In terms of the current law, Customs duty is wholly suspended on goods specified in Section 4 of the Customs & Excise Suspension Regulations Statutory Instrument 257 of 2003 as variously amended.

However, scrutiny of this piece of legislation shows that it is ambiguous and impracticable.

As a result, this part has only been generally utilised to bring in vehicles duty free by the few who can afford to buy motor vehicles.

It is generally not used when importing orthopaedic appliances, books, typewriters, wheelchairs, eyesight spectacles; Braille watches etc which could come in duty free had the legislation been more precise as the VAT Regulations.

Zimra and the Ministry of Finance and Economic Development should consider zero rating these items in the Tariff rather than suspending the duties using SI 257 provisions.

Zero rated goods are easier to import than those where duties are suspended.

This is because there are more processes and conditions imposed if someone has to benefit from the duty suspension.

Someone will be forced to engage a Fiscal Expert to assist them with all the processes which would erode the benefit of the duty suspension.

Zimra also has this rigid requirement for a specialist report for a person to qualify.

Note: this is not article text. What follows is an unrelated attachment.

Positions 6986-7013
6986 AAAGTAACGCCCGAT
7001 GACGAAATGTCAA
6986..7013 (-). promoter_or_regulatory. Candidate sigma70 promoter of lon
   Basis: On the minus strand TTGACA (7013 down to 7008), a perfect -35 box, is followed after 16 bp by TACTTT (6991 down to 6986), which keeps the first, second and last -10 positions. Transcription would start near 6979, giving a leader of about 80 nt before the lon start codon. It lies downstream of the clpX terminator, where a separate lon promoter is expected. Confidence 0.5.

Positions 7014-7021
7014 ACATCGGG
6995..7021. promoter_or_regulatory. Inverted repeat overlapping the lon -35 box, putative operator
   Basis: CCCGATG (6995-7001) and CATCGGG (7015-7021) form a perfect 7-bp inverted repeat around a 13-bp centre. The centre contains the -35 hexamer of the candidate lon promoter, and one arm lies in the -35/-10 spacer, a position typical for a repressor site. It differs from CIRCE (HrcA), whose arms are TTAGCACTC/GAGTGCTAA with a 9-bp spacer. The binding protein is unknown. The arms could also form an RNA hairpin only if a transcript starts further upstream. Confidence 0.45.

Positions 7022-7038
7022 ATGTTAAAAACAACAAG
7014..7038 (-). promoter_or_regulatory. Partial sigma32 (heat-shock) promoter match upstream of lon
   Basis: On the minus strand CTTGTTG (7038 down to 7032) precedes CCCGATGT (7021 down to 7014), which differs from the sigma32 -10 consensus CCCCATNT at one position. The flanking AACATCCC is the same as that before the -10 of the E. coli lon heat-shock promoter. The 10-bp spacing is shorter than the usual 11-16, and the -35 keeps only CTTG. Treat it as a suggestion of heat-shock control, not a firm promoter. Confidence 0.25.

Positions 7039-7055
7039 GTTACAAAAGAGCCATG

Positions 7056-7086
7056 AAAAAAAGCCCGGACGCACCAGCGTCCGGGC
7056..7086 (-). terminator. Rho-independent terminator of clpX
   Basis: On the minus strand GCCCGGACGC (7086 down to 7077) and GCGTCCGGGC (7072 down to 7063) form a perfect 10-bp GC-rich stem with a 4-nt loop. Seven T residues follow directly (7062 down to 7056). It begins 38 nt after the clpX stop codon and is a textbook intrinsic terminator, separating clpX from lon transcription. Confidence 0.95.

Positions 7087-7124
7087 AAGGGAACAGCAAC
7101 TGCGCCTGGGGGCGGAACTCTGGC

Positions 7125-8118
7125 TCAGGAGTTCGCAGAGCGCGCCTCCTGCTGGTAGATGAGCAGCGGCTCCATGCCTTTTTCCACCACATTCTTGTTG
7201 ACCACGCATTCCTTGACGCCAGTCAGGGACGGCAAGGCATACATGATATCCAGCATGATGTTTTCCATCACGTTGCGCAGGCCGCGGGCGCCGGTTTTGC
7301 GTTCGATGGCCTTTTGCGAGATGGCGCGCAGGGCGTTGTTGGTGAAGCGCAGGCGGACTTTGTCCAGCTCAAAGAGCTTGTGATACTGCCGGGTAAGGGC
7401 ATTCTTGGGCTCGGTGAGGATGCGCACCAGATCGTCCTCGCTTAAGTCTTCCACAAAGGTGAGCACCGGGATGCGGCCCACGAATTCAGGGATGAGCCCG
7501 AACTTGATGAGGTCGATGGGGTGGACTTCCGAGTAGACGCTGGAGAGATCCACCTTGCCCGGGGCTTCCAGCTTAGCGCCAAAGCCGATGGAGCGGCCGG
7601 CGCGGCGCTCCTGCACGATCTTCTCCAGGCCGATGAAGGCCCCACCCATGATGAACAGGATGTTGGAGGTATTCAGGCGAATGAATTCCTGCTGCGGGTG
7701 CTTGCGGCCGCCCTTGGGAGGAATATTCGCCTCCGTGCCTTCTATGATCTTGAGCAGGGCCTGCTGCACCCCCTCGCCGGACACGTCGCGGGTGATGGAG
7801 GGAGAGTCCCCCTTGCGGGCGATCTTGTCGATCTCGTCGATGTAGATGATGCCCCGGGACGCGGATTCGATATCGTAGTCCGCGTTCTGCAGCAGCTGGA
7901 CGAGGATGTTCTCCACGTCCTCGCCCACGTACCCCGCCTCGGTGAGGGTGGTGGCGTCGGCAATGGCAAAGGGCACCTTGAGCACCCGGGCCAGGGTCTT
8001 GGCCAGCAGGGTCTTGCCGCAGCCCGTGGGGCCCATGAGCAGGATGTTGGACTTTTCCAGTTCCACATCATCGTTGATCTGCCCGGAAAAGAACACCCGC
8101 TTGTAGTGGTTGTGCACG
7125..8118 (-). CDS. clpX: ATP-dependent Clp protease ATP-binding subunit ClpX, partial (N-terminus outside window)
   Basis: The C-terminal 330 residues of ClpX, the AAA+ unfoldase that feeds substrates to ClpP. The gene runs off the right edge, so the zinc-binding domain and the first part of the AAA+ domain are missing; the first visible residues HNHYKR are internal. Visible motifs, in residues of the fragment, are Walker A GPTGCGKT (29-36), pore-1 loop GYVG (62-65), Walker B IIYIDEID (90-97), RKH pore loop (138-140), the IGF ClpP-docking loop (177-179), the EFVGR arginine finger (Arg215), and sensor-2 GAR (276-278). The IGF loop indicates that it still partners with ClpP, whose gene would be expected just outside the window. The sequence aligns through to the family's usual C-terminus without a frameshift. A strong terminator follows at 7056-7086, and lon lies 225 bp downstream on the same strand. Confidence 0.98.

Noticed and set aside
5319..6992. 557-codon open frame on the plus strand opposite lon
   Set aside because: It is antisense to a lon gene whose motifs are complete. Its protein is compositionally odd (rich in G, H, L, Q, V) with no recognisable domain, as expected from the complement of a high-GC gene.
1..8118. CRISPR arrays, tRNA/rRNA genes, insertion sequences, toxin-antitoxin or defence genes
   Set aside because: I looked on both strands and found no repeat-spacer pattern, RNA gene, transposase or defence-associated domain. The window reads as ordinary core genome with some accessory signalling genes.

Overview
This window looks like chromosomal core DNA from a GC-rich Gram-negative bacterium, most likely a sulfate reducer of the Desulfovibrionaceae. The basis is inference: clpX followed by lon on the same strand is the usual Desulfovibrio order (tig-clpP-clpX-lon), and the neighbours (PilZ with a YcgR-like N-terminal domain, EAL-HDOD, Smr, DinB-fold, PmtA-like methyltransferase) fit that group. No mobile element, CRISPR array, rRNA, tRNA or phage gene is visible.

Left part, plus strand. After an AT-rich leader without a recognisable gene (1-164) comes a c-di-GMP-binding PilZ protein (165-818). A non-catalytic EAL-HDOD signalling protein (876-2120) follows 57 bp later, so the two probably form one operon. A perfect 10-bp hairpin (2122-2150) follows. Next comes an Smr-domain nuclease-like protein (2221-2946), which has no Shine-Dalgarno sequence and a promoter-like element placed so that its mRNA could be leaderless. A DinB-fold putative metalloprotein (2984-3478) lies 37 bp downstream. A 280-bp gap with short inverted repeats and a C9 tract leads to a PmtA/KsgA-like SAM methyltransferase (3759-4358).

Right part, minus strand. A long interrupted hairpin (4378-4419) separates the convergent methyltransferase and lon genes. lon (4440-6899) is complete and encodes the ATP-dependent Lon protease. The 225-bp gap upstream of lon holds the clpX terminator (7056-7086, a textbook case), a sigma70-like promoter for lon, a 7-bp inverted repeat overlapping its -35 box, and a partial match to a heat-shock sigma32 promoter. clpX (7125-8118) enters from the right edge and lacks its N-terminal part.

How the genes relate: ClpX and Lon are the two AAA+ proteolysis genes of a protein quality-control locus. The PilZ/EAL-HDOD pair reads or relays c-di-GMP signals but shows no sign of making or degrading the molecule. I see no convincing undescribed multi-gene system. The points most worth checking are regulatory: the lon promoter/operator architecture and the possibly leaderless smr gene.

There are some disabilities which surely do not require such requirements, which are so obvious especially 100 percent amputations which are visible to the human eye.

Internal verifications within Zimra assist the disabled by reducing the cost of compliance.

Another reason why zero rating is preferred is that the importation of these appliances is usually done by Orthopaedic practitioners for resale to their patients. The cost of compliance in trying to import under the suspensions would be next to impossible for them as suspensions are considered on a per individual basis.

It is, however, worth noting that there are other concessions for the people living with disabilities like the $900 per annum tax credit on employment income, Zero Rating of VAT as in Part III of the VAT Amendment Regulations SI 273 as variously amended throughout the years.

VAT is 0 percent on specified goods like books, magazines, maps, typewriters, specified motor vehicle parts, wheelchairs, eyesight lenses, frames, parts, orthopaedic appliances, Braille watches and other items for use by disabled persons.

We also have many items in the Customs Tariff which are Zero Rated specifically for the benefit of disabled people.

Disclaimer: This Article is not meant to create a consultant/client Relationship. Readers are advised to consult their Consultants for specific advisory services.–ebusinessweekly,co,zw